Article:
The decriminalisation of abortion is also hugely welcomed
NORTHERN Ireland woke to the news today (Tuesday) that same-sex marriage and abortion have been legalised, joining the rest of the UK.
A last ditch attempt to oppose the legislation was made yesterday when the province’s devolved government, Stormont, briefly reconvened for the first time since March 2017.
But it was unable to gain enough cross-party support to derail the law, and the first same-sex marriages in Northern Ireland are now due to take place on Valentine’s Day 2020.
DUP leader Arlene Foster, above, described it as a “terribly sad” and “shameful day” – not a view shared by most of the province.
The most enthusiastic celebration of the long-overdue changes manifested itself in Belfast’s LGBT+ quarter, where joyful crowds gathered to count the seconds until the law passed at midnight.
As the clock struck 12, the crowd erupted with cheers and shouts of:
We can love who we want to love, we can marry who we want to marry, and they can do nothing about it! We are equals, we are who we are, and we are proud to be who we are.
Actress Nicola Coughlan, who plays Clare in the hit Northern Irish sitcom Derry Girls, recalled the moment when she and her co-star Siobhán McSweeney joined protests for abortion and marriage equality.
She included a special shoutout to “all the wee lesbians” who can:
Finally be treated as equal in their own country.
Several Irish same-sex couples told the Belfast Telegraph it was a life-changing moment for them.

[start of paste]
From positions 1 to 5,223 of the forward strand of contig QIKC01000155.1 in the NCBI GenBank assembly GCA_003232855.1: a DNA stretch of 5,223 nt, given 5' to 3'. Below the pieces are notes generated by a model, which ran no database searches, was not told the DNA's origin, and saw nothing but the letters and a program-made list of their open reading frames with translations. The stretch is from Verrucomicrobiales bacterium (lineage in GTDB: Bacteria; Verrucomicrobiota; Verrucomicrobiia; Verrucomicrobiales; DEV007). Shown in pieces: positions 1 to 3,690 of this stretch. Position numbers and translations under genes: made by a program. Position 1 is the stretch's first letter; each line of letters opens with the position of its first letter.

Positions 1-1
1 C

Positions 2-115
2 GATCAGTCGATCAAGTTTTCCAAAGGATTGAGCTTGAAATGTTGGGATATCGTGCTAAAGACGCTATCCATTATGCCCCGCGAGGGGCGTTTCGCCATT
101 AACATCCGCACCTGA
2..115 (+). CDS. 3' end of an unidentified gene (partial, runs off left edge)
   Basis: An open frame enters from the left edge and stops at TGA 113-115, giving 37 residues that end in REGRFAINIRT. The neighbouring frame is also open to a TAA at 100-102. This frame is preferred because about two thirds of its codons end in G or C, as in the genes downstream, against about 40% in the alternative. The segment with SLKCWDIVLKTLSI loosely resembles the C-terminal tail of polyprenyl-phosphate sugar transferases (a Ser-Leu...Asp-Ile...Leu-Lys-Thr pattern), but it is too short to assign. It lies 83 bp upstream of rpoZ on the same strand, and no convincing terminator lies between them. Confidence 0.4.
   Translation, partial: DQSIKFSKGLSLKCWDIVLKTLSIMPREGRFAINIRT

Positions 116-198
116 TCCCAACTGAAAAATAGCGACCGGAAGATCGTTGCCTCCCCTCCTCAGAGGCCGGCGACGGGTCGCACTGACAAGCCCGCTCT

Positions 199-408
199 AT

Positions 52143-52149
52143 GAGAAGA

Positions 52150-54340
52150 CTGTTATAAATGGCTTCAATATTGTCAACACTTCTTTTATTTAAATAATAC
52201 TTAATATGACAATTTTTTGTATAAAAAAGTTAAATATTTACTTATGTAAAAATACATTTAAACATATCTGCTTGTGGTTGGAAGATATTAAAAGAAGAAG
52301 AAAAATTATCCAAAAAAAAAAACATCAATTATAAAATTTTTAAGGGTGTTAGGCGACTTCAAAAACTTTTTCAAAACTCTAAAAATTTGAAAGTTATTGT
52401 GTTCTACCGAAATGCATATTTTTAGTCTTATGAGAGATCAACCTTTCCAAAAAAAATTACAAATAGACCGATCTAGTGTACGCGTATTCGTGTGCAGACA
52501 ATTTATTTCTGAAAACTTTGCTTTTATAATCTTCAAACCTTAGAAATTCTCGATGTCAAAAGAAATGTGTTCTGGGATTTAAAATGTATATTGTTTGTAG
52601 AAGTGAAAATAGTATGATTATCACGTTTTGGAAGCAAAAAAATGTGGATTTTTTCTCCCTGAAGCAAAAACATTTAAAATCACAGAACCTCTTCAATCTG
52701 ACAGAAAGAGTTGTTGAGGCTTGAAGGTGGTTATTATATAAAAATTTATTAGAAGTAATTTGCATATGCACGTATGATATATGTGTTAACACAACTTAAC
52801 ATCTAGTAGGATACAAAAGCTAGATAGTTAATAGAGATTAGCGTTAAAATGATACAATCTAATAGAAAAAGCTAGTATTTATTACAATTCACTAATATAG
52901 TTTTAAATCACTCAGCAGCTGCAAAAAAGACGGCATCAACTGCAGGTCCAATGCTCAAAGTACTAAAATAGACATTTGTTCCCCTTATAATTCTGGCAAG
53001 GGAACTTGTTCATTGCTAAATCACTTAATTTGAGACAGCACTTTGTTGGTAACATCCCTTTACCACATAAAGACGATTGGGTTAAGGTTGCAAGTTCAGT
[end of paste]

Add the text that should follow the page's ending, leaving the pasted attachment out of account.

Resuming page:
When the UK government overwhelmingly voted this summer to bring the province’s laws on abortion and same-sex marriage into line with the rest of the country, there were howls of outrage from Christian bigots.
Most vocal in its opposition to the vote was the virulently anti-gay hate group, Christian Concern.
Tim Dieppe, Head of Public Policy for CC, said:
It is appalling that the government would seek to impose both same-sex marriage and abortion onto a nation that has repeatedly rejected them. The willingness of some members of parliament to ignore the wishes of a devolved government contravenes the very principles of a representative democracy.
This amounts to a form of cultural imperialism where values are imposed on the people. 100,000 people are alive today because of the abortion laws in Northern Ireland. Of all the priorities for parliament at the present time, they have chosen to prioritise enabling more babies to die and forcing a false definition of marriage on people who don’t want it.
Westminster should respect the principle of devolution and let the people of Northern Ireland decide what laws to apply rather than imposing these policies and riding roughshod over the constitution